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  • At the Wilderness Edge: The Rise of the Anti-Development Movement on Canada’s West Coast by J.I. Little
  • Sean Kheraj
At the Wilderness Edge: The Rise of the Anti-Development Movement on Canada’s West Coast. J.I. Little. Montreal and Kingston: McGill-Queen’s University Press, 2019. Pp. 216, $110 cloth, $29.95 paper

Environmentalism and its affiliated movements have puzzled historians for years. What counts as environmentalism? When and where did it start? Was it a grassroots movement or was it centrally organized from the top down? Was [End Page 126] there a Canadian environmental movement or was it merely an offshoot of activism in the United States and Europe?

In 2014, Stephen Bocking wisely asked why historians obsess over the origins of environmentalism when it seems likely that there were multiple concurrent and coincidental environmental movements (Environmental History Science blog, 25 February 2014). Recent historical scholarship on environmental activism in Canada supports Bocking’s observations. Within the last several years, historians have published books on the origins of environmental activism in Ontario and the Maritime provinces, the birth of Greenpeace in British Columbia, the role of counterculture in the emergence of environmentalism, and the work of small, grassroots organizations across the country. In each case, the links among the different groups were tenuous at best but more often non-existent. It would appear that Bocking was correct. Environmentalism in Canada did not emerge as a single coherent movement or set of ideas. Instead, it was locally based, fragmented, and ideologically capacious from one region to the next.

At the Wilderness Edge adds something new to this mix of scholarship that might get us closer to understanding the history of these multiple environmental movements across Canada. In five anti-development case studies from British Columbia’s southwest coast, J.I. Little makes a persuasive case for expanding the historical lens on environmentalism to include these largely middle-class and often women-led movements. “Environmentalism” in each case, however, does not necessarily match up with present-day understandings of that term. Still, whether resisting development of a hotel and apartment complex on the doorstep of Stanley Park or fighting to stop the construction of a coal port on Howe Sound, the activists involved in each case made claims to protecting the environment in one form or another. Some fought for aesthetics, some for recreation, and some for ecological preservation. The environmentalism that Little finds is diverse, complex, and driven by numerous competing interests.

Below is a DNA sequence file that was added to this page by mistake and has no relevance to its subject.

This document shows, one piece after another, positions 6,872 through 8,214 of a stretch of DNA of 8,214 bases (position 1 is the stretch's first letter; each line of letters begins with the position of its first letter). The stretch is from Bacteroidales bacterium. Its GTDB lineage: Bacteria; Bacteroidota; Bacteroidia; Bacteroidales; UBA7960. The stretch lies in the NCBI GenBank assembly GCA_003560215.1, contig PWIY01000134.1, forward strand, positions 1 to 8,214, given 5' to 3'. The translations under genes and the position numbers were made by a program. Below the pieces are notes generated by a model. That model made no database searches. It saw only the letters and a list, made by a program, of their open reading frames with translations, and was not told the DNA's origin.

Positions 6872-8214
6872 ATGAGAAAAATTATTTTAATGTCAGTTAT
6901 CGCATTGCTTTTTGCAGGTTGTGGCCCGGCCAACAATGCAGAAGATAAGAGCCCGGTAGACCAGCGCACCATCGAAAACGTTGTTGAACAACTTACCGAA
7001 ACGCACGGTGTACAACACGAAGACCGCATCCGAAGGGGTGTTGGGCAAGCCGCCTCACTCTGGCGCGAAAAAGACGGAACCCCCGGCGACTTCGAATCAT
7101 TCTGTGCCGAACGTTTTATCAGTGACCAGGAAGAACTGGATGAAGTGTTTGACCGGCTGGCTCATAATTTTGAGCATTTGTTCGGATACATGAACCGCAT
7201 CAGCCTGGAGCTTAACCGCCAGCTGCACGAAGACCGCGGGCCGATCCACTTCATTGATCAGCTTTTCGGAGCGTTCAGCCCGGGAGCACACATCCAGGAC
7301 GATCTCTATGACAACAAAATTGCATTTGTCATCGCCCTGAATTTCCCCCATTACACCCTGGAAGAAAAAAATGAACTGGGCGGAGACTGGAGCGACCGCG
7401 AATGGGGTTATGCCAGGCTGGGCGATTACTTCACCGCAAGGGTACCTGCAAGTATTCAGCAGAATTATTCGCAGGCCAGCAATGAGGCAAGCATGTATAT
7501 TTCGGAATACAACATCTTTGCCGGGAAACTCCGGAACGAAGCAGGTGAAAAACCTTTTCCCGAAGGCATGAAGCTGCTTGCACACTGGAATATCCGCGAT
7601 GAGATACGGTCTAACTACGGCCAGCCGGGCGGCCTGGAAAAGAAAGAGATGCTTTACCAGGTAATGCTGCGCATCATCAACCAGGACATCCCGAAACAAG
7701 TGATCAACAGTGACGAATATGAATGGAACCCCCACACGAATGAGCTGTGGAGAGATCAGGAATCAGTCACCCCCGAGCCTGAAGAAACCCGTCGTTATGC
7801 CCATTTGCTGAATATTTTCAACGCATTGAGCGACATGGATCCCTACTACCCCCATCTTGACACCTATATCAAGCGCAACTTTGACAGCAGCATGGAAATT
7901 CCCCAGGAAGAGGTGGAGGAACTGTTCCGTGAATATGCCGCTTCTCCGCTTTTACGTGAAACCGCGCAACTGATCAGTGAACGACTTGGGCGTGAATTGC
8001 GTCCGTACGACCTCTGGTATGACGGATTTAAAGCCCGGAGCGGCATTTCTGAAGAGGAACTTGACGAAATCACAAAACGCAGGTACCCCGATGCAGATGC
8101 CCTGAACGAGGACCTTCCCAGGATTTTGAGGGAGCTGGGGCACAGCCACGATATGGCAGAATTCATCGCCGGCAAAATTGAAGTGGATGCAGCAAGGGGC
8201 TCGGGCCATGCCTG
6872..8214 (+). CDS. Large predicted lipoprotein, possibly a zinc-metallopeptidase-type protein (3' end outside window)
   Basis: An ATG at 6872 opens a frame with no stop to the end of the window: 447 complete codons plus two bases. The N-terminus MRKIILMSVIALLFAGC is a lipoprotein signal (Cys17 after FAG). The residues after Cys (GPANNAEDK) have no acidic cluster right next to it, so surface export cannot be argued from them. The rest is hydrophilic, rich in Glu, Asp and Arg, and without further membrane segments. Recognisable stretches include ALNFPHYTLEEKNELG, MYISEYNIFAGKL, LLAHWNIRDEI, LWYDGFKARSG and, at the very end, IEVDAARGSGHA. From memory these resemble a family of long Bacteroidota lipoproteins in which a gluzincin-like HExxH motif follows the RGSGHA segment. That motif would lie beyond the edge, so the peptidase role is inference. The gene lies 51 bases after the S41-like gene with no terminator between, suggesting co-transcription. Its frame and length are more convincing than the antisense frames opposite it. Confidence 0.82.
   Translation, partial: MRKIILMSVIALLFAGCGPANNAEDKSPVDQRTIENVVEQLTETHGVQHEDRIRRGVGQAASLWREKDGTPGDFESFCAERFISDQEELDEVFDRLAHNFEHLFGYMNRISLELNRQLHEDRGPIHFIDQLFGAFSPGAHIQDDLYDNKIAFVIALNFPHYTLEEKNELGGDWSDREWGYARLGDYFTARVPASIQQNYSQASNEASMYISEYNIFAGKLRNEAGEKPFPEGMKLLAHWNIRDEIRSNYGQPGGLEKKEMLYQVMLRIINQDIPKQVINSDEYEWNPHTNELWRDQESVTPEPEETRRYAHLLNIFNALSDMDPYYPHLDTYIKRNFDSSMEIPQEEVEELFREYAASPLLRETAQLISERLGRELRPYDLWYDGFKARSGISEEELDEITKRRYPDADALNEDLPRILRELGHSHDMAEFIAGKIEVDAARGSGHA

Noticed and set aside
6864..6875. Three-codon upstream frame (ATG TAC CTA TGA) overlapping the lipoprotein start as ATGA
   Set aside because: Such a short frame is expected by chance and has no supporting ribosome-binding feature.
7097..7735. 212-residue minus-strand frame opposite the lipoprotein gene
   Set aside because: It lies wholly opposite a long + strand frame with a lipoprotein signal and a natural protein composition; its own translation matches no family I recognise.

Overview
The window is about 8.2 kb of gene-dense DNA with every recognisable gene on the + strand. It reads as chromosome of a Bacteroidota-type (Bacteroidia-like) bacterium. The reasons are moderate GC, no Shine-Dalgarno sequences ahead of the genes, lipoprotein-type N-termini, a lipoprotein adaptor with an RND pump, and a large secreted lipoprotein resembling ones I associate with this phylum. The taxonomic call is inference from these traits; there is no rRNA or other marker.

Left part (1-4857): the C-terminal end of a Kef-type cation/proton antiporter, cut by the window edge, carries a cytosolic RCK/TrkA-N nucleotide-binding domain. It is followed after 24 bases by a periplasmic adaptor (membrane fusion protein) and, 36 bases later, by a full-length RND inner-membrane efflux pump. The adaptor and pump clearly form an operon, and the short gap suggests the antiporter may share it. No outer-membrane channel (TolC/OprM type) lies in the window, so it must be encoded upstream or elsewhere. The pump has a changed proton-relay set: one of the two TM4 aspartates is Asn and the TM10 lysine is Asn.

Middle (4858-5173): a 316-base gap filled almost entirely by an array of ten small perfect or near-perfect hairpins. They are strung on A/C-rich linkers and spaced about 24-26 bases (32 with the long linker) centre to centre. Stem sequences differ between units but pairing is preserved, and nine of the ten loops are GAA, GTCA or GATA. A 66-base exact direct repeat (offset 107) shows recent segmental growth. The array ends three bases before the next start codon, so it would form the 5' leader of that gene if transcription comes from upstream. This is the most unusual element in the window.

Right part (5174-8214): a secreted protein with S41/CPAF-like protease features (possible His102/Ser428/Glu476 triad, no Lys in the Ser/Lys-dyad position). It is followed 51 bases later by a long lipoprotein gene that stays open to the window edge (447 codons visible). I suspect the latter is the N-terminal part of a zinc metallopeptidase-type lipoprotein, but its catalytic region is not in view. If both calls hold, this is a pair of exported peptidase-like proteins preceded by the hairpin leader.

Little is clear that in these instances of conflict from the 1960s to the 1980s environmental issues were not the exclusive or even predominant concern of the activists. Hence, he refers to these as “anti-development movements” and draws connections to similar forms of activism in cases in San Francisco and the Bay area, the anti-highway activism in Toronto, and resistance to postwar urban renewal projects elsewhere in North America. He is also open to analysis of these conflicts as forms of “not-in-my-backyard-ism.” This is an important consideration given the private property interests at play in most of these cases. Protection of a scenic area or preservation of ecologically sensitive environments could also serve to protect the property privileges of the middle-class opponents to some of these development plans.

This book also adds some necessary attention to the role of regional planning outside of metropolitan centres in the latter decades of the twentieth century. In many parts of Canada, regional planning boards have played significant roles in shaping conservation and development. They have been fundamental to the expansion of suburban sprawl, but they also have set aside lands for parks and recreation. Little’s analysis of the conflict over the lands of the former Union Steamship Company on Bowen Island in the 1970s is one of few historical [End Page 127] studies of regional conservation planning. It offers new insights for scholars looking at suburban and peri-urban development.

Most importantly, Little’s new book expands the scholarship on the history of environmentalism in Canada by going beyond the usual suspects. Few of the conflicts covered in this book involved organized environmental groups, students, or counterculture...


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pp. 126-128
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